Religious Intolerance and the Free Market
August 10, 2012 in Wordsmoker Publishing
O·pin·ion : [uh-pin-yuhn], noun
1. a belief or judgment that rests on grounds insufficient to produce complete certainty, or
There seems to be a deliberate indifference among supporters of Chick-fil-A to recognize the contrast between “opinions” and “actions,” hence the helpy definitions up there. Most of these redneck hill people whom I have encountered seem to think that LGBT people, along with their supporters, are displeased with Chick-fil-A because its president, Dan Cathy, has expressed his distaste for the gay lifestyle and his belief that gays should not get married. Chick-fil-A supporters claim that we are boycotting them because they are a “Christian company.” What they fail to realize is that it is their small-minded actions, not their religious opinions, that have caused indignation.
Donations Spark Outrage
Gay people and those of us who support gay rights were not and are not angry that Chick-fil-A is a Christian company, nor are we upset about Cathy’s own personal views on homosexuality—those are his opinions, and as bigoted as they are, they are his to have. However, what everyone is fuming about (and what his supporters’ oily, chicken-laden brains apparently do no comprehend) is that in 2009 alone, Chick-fil-A donated approximately $2 MILLION to anti-gay groups—groups that have a central focus on restricting the rights of same sex couples to marry one another and to adopt children. That is why gay rights supporters are protesting Chik-Fil-A; that is what has them up in arms. Check out Equality Matters’ article to find out which groups got their money, and what each group has done to inhibit the rights of homosexuals. Anti-gay rights people are quick to point out “all the good” that these groups have done, and that may very well be true, but it doesn’t make up for the bad they’ve perpetrated against the rights of homosexuals and straight women.
Backlash and Boycott
I haven’t eaten at Chick-fil-A for over a year because I knew that they were taking the proceeds from my purchases and donating a portion of them to hate groups (and yes, groups that work to deny the rights of others are in fact hate groups, no matter how ardently they hold up a bible). I refuse to give my money to a company that is going to use it to help deny the rights of others, period. Chick-fil-A made a personal business decision to donate profits to groups that were designed to deny LGBT rights, and that is their prerogative. I, however, made my own personal business decision to not give them my money. Businesses don’t get to operate in a vacuum, nor are they exempt from criticism from consumers. Actions always have consequences. We boycott businesses all the time because of practices we find unsavory: companies that test their products on animals; companies that outsource their labor; and jewelers who market conflict gems. Likewise, right wingers have used boycotts themselves against companies whose actions they find unpalatable: they have blacklisted numerous companies for their support of gay rights, including JC Penney, Starbucks, Nabisco (Oreo), and Procter & Gamble. Anti-abortion groups have also supported boycotts of companies that back Planned Parenthood.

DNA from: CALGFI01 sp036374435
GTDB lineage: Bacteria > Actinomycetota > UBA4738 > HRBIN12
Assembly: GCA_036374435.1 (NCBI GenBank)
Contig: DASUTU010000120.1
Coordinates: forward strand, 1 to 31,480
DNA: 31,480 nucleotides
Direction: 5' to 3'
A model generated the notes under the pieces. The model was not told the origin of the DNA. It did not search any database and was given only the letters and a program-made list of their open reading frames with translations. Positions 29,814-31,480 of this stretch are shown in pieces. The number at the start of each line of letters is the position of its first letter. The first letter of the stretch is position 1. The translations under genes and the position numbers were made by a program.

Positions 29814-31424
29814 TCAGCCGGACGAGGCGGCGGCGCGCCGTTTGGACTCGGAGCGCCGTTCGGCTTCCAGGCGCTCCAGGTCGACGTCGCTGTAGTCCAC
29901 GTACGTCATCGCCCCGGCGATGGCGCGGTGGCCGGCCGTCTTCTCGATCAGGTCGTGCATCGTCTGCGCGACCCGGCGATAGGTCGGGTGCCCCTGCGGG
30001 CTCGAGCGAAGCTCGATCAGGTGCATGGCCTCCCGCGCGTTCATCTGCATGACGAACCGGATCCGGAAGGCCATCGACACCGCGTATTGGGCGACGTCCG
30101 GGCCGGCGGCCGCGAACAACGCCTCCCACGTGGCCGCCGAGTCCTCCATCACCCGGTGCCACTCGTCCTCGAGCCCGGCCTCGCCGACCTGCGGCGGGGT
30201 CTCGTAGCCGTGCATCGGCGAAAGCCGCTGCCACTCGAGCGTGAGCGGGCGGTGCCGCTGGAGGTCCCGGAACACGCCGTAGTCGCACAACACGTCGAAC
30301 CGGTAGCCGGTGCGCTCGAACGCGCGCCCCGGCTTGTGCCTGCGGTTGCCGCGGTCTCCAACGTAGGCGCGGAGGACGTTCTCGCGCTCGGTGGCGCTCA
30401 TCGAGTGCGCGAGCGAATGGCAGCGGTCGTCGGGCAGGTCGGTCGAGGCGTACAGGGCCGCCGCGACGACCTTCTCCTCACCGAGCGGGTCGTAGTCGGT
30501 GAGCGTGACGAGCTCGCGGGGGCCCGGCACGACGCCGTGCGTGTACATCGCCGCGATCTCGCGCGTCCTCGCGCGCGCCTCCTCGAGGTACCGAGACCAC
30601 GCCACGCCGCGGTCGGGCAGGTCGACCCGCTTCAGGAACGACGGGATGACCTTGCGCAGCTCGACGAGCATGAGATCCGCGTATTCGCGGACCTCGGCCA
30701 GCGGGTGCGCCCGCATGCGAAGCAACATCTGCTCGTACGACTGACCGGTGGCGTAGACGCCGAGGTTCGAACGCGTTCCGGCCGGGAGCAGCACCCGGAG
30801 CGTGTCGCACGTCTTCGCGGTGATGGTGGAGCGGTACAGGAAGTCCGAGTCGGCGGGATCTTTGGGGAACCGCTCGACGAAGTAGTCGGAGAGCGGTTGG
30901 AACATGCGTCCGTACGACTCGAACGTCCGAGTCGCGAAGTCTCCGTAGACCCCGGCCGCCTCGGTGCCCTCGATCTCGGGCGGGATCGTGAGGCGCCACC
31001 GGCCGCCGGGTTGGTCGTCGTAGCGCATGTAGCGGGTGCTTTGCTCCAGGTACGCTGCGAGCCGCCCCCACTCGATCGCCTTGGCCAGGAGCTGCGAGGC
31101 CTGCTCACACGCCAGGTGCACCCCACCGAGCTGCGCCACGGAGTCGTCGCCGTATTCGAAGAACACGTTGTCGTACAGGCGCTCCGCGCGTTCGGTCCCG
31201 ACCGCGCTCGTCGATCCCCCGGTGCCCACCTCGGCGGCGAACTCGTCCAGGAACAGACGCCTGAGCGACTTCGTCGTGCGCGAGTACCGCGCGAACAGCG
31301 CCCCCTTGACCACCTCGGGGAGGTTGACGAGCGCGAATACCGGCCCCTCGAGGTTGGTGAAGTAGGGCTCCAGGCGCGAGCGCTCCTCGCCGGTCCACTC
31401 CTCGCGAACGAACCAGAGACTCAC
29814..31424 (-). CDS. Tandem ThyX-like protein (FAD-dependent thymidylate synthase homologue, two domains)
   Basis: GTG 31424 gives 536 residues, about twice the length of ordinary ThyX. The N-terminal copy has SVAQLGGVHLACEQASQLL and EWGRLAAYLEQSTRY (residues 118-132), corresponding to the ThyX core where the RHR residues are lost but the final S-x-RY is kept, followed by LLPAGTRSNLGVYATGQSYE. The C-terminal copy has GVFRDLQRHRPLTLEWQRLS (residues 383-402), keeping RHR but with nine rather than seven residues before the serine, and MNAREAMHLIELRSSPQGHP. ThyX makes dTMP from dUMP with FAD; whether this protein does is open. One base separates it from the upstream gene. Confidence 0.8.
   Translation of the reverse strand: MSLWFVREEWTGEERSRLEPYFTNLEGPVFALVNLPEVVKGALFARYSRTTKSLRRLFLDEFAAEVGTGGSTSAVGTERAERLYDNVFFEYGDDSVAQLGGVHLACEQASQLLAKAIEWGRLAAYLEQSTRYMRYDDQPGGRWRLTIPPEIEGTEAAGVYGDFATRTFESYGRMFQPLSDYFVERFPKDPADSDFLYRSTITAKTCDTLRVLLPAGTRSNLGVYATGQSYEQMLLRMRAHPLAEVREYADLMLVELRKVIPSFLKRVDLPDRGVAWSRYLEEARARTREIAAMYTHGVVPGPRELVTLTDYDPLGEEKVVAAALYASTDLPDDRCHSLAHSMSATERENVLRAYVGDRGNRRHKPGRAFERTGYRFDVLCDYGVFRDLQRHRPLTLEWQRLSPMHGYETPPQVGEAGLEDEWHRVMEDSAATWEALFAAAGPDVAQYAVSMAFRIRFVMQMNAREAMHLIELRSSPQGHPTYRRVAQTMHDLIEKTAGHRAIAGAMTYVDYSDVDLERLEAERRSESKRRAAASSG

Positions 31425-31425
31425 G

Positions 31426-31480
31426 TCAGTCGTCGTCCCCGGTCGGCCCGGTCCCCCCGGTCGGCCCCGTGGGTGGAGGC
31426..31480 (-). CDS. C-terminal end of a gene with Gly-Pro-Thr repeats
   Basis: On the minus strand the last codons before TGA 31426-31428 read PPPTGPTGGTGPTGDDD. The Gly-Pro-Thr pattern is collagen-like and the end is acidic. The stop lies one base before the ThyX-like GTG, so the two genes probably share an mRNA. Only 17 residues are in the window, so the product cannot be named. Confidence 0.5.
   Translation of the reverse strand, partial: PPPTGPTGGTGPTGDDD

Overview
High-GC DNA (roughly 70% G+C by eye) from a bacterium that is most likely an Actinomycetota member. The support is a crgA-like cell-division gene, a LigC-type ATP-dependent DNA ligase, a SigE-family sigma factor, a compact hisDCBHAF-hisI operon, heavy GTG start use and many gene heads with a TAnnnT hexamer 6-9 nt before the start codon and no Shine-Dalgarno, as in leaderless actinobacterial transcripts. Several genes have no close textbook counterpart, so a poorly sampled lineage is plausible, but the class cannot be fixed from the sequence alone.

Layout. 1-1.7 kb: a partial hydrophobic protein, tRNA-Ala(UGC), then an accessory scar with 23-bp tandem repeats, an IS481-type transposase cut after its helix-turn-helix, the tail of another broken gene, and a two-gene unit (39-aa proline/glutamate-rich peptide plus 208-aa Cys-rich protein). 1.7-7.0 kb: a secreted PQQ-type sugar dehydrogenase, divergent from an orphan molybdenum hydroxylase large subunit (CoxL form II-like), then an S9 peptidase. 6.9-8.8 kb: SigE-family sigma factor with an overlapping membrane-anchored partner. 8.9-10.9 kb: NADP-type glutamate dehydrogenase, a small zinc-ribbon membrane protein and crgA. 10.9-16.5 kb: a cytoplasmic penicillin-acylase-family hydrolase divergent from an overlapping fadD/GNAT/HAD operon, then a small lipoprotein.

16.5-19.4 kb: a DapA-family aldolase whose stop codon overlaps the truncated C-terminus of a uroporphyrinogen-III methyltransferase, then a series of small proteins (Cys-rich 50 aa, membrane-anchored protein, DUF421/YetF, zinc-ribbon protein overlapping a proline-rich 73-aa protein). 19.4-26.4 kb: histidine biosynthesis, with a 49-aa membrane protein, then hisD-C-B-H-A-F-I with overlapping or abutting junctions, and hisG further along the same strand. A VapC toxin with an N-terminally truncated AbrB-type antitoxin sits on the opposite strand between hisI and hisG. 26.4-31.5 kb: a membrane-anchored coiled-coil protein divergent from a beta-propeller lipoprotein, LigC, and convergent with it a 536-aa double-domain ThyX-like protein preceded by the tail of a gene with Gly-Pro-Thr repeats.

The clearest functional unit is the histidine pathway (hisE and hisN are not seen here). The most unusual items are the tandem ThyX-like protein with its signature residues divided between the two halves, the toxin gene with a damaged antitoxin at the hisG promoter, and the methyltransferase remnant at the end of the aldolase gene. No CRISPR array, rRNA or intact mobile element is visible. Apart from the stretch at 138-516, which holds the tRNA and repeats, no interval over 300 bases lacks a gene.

Homosexuals are the only class of people in this country who are being legislatively discriminated against, and it is unconscionable that it’s allowed to go on. Other than religious bunk or personal bias, there is no basis as a government or a people to deny homosexuals the right to marry or adopt. As a society, we the free-thinkers must insist that hatred and bigotry be cast aside. How will a gay marriage affect a heterosexual marriage? Will it somehow make the hetero marriage illegal? Will it make it invalid to the government? Of course not. Government has no right to stand in their way, and certainly no right to legislate morality or “things we find icky.” Marriage is a governmental concern in this country. (if you don’t believe that, then I am sure you will gladly give up your legal status and other benefits awarded to you under the law?) No one will force churches to renounce their beliefs and wed gay couples. Churches have the constitutionally protected right to deny religious marriage to anyone they want—a right that has no bearing on a legal marriage. In Mississippi last month, a black couple was denied permission to be wed at the First Baptist Church of Crystal Springs; the church’s pastor said he made the decision after receiving contention from some of his parishioners. No one denied that church their prejudiced decision, and no one will deny churches the ability to refuse to tie the knot for gay couples. That couple simply went to another church that was willing to marry them – if they couldn’t find one, they would have gone to the courthouse. Simple. The arguments being thrown now by the fundamentalist right are the same arguments that were tossed around in the 50′s and 60′s to keep miscegenation laws in place. They didn’t have any truth to them then, and they sure don’t have any truth to them now. Don’t like gay marriage? Don’t get gay married, but don’t try and take that right from others. It’s high time our nation realizes that and stops kowtowing to hateful bullies.
*Author’s Note: My apologies that this is a week behind. My life has been rather chaotic of late.